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Two Towns in Provence (1983)

by M. F. K. Fisher

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359456,418 (4.2)8
This volume brings together two delightful books--Map of Another Town and A Considerable Town--by one of our most beloved food and travel writers. In her inimitable style, here M.F.K. Fisher tells the stories--and reveals the secrets--of two quintessential French cities. Map of Another Town, Fisher's memoir of the French provincial capital of Aix-en-Provence is, as the author tells us, "my picture, my map, of a place and therefore of myself," and a vibrant and perceptive profile of the kinship between a person and a place. Then, in A Considerable Town, she scans the centuries to reveal the ancient sources that clarify the Marseille of today and the indestructible nature of its people, and in so doing weaves a delightful journey filtered through the senses of a profound writer.… (more)
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Showing 4 of 4
Even though parts were random and disconcerting, in general this book kept my attention with its stories of the author's wanderings with her children, encounters with French stereotypes, and musings on topics as diverse as history, sociology, and self-awareness. I especially liked how she compared the things she saw in Aix and Marseille at different times, since she visited them so often- 1929, 1950s, 1960s, 1970s. Very interesting, and made me want to go there even more! ( )
  MargaretPinardAuthor | May 23, 2015 |
Even though parts were random and disconcerting, in general this book kept my attention with its stories of the author's wanderings with her children, encounters with French stereotypes, and musings on topics as diverse as history, sociology, and self-awareness. I especially liked how she compared the things she saw in Aix and Marseille at different times, since she visited them so often- 1929, 1950s, 1960s, 1970s. Very interesting, and made me want to go there even more! ( )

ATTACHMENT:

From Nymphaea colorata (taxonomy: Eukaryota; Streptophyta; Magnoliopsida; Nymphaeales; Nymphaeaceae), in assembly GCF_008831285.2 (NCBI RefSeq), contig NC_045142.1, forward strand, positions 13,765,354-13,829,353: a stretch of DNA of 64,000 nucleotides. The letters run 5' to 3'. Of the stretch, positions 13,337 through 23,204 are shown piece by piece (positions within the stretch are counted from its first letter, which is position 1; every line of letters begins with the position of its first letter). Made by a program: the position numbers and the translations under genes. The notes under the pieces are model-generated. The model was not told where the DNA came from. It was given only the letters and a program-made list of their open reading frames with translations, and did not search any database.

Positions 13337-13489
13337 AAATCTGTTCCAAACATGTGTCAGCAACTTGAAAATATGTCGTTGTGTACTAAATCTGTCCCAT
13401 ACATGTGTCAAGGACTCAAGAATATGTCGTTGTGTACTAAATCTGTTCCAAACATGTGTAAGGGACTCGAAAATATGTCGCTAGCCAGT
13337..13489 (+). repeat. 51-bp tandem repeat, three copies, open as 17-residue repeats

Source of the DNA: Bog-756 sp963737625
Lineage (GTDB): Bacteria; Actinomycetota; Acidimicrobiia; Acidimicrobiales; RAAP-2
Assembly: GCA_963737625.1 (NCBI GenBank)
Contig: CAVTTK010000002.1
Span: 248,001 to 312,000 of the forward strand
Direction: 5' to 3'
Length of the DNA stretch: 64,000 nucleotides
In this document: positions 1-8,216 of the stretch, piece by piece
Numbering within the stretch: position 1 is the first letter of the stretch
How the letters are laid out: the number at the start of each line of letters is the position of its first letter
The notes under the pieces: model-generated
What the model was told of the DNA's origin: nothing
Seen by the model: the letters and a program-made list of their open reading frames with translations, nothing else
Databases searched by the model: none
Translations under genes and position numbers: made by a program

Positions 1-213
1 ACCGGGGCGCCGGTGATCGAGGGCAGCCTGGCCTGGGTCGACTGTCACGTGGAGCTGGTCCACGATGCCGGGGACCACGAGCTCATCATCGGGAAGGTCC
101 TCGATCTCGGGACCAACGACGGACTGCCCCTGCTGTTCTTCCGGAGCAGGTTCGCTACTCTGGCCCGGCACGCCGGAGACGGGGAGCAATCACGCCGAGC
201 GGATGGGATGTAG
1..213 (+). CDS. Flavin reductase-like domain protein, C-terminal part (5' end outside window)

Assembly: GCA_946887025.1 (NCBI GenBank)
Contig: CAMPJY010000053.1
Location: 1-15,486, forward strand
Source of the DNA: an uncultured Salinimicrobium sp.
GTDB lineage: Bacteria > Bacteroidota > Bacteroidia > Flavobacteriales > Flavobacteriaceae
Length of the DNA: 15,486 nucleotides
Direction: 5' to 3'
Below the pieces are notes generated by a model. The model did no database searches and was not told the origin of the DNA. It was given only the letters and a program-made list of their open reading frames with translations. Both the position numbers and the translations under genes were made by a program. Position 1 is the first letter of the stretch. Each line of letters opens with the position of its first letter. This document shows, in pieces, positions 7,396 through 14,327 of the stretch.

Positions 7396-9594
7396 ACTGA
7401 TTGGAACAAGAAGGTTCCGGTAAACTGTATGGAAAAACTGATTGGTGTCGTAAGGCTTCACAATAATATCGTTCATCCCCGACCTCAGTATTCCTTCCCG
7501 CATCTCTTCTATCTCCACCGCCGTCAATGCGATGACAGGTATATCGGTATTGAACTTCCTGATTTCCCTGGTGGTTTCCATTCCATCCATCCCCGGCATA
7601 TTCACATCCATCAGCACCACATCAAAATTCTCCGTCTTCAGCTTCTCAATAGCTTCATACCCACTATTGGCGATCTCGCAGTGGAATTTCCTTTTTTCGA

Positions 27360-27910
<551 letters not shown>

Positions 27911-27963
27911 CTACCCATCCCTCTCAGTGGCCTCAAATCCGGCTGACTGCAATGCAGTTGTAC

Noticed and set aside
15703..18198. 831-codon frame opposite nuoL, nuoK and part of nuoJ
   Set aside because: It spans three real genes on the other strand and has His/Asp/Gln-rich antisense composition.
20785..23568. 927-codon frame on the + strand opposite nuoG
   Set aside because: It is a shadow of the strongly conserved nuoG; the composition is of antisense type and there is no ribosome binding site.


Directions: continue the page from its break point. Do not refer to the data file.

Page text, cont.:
margaret.pinard | Jul 24, 2014 |
M.F.K.Fisher is a master of evocative description. When I read her prose I find it easy to conjure the exact place or moment in my mind. On every page there are glorious phrases to linger over and savour. Her books are the kind that you can read over and over and always find something new to enjoy, just like an opera or piece of music that you never tire of. ( )
  limoncello | Apr 24, 2010 |
I first read this book before my first trip to Provence. It is a fantastic evocation of time, place, and of course food. The book is actually two books. One covers the time Fisher lived in Aix en Provence (truly one of the prettier cities I have ever visited); the other chronicles the time she lived in Marseilles (harder to love than Aix, but then there is the boulabaisse sp?). When she writes about food alone, Fisher does not thrill me; however, here, where she weaves biography with travel, friends and food, she is unmatched. Go to Aix and on the Cours Mirabeau take an outdoor seat at the Deux Garcons. Order a salad nicoise and a bottle of Tempiers rose in a bucket of ice, watch the world go by and wonder why the heck Fisher ever left. ( )
  nemoman | Feb 19, 2008 |
Showing 4 of 4
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This volume brings together two delightful books--Map of Another Town and A Considerable Town--by one of our most beloved food and travel writers. In her inimitable style, here M.F.K. Fisher tells the stories--and reveals the secrets--of two quintessential French cities. Map of Another Town, Fisher's memoir of the French provincial capital of Aix-en-Provence is, as the author tells us, "my picture, my map, of a place and therefore of myself," and a vibrant and perceptive profile of the kinship between a person and a place. Then, in A Considerable Town, she scans the centuries to reveal the ancient sources that clarify the Marseille of today and the indestructible nature of its people, and in so doing weaves a delightful journey filtered through the senses of a profound writer.

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